Scottish Labour’s House of Cards

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    Bryan Samuel
    Kilmarnock

    It is often said that accounting is an art not a science. This is mainly derived from that fact that the result of any financial transaction fundamentally depend on assumptions used to record it. Quite legitimately, two different sets of accounting conventions may well result in a completely different answer.

    Bryan Samuel
    Kilmarnock

    It is often said that accounting is an art not a science. This is mainly derived from that fact that the result of any financial transaction fundamentally depend on assumptions used to record it. Quite legitimately, two different sets of accounting conventions may well result in a completely different answer.

    The executive summary of the latest Government Expenditure and Revenue Scotland (GERS) report declares that in 2008-09 Scotland showed a “a surplus of £1.3 billion (0.9 per cent of GDP)” if a “geographical share of North Sea revenue” is included in the calculation (GERS 2010, p28).

    Unsurprisingly John Swinney, the Scottish Government’s Finance Secretary, declares that the “figures reinforce the case for Scotland determining its own tax and spending decisions”.

    Equally predictably Andy Kerr, Labour’s finance spokesman, “accused ministers of skewing…figures” that “show that a separate Scotland would be dangerously dependent on volatile oil prices” (BBC 2010a).

    The really interesting thing here is not the argument of whether Scotland a viable economic entity or not, it can be legitimately argued either way, as it can be for the UK as a whole or the Euro-zone or indeed the entire global economy; but rather the strategic implications of Labour’s seemingly unfaltering desire to see Scotland’s glass as half empty.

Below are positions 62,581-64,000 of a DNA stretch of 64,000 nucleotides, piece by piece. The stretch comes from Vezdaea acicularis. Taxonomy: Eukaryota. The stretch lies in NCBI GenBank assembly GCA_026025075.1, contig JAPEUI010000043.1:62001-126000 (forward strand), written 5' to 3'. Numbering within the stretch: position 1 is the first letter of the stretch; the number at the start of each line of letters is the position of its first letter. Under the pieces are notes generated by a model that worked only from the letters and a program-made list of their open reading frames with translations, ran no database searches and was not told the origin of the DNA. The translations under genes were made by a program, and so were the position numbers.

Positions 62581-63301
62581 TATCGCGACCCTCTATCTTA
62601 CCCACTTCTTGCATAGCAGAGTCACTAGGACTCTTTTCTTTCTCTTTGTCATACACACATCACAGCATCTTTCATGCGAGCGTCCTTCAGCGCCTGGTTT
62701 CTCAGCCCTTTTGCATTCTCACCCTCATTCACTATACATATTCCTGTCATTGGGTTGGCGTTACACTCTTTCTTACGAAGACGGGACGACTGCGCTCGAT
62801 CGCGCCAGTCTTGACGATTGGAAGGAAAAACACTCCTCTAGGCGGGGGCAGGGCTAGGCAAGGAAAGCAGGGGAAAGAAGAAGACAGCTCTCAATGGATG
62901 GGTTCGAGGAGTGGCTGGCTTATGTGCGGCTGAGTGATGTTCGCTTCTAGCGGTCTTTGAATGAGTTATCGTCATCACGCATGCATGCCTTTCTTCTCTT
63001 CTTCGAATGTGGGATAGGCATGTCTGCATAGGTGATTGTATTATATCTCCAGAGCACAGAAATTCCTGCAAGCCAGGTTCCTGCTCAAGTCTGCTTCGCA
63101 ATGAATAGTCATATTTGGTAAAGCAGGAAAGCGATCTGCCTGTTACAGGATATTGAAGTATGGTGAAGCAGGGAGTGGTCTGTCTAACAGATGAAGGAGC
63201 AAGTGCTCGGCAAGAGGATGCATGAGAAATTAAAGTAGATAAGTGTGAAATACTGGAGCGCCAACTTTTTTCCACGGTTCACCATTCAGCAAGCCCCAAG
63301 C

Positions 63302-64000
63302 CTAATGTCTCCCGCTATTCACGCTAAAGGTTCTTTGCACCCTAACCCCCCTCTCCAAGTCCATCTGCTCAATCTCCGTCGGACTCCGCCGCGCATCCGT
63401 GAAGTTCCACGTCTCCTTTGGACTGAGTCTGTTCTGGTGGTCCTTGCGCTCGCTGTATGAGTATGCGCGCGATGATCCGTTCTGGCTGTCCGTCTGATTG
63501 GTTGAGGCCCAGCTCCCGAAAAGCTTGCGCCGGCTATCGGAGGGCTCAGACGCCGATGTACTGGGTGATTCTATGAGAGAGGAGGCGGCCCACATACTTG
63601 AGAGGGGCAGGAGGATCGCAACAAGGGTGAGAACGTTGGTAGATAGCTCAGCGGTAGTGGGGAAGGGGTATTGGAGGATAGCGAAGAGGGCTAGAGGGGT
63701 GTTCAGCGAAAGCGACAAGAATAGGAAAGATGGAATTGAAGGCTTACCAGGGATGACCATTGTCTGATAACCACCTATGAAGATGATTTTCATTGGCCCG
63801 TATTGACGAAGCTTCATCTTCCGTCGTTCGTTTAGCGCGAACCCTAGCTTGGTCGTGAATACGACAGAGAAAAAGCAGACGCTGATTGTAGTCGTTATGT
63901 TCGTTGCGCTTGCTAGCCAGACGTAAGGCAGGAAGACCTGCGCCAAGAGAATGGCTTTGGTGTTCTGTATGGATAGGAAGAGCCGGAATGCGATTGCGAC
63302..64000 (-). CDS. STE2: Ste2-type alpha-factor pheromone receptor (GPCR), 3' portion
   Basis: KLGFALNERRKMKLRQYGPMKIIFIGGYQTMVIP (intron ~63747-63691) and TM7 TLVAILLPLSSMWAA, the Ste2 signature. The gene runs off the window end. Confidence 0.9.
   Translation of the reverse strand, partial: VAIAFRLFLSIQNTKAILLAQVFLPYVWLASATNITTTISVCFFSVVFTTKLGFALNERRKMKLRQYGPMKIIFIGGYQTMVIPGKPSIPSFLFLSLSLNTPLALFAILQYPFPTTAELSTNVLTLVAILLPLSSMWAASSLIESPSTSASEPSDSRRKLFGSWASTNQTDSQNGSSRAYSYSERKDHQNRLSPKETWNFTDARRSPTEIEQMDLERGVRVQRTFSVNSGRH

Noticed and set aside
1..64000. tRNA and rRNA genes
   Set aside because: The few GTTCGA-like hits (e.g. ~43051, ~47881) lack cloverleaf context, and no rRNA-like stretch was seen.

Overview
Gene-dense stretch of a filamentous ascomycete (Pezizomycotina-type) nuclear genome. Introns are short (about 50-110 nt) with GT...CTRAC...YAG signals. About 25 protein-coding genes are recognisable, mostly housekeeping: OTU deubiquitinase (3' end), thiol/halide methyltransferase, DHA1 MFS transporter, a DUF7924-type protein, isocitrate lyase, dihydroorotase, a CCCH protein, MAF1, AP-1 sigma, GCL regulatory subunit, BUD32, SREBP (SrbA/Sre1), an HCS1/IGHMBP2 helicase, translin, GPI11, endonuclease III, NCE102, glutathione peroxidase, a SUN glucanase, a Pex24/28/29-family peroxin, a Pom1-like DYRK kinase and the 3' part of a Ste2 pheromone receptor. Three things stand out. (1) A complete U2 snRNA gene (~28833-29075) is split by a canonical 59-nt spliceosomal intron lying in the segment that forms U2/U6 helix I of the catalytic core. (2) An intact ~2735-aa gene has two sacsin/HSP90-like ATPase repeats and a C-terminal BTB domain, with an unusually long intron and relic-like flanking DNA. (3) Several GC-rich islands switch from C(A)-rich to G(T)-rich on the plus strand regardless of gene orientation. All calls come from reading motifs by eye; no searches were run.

This can be characterised by Jim Murphy’s own “arc of insolvency” jibe that eagerly used the financial crisis as evidence of Scotland’s economic frailty (BBC News, 2010b).

    The logic of Labour’s pro-Union argument and with it any hope it has of graining back its place on Westminster’s government benches, rests not on a list of positive benefits but on their hypothesis that Scotland’s economy is too small and narrowly focused for it to prosper independently. In other words, if Scotland can be shown to be weak, the strength of Labour’s argument is strong.

    The questions therefore that the Scottish electorate must ask itself is:

    • Why would you vote to give a political party economic power over you if that organisation benefits directly from your lack of confidence and economic weakness?
    • Do you really think that given power, such an organisation would seek to strengthen and diversify your long-term economic prospects?

    The question that those in favour of full fiscal autonomy must answer is:

    • Why aren’t you shouting this, as loudly as possible, from the roof-tops?

    References

    BBC NEWS (2010a) Scotland showing £1.3bn surplus say Holyrood ministers http://news.bbc.co.uk/1/hi/scotland/10389974.stm Published: 23rd June 2010

    BBC NEWS (2010b) Scottish political party chiefs clash in Sky TV debate http://news.bbc.co.uk/1/hi/uk_politics/election_2010/scotland/8642678.stm Published: 25th April 2010

    GERS (June 2010) Government Expenditure & Revenue Scotland 2008-2009 http://www.scotland.gov.uk/Resource/Doc/315852/0100452.pdf{jcomments on}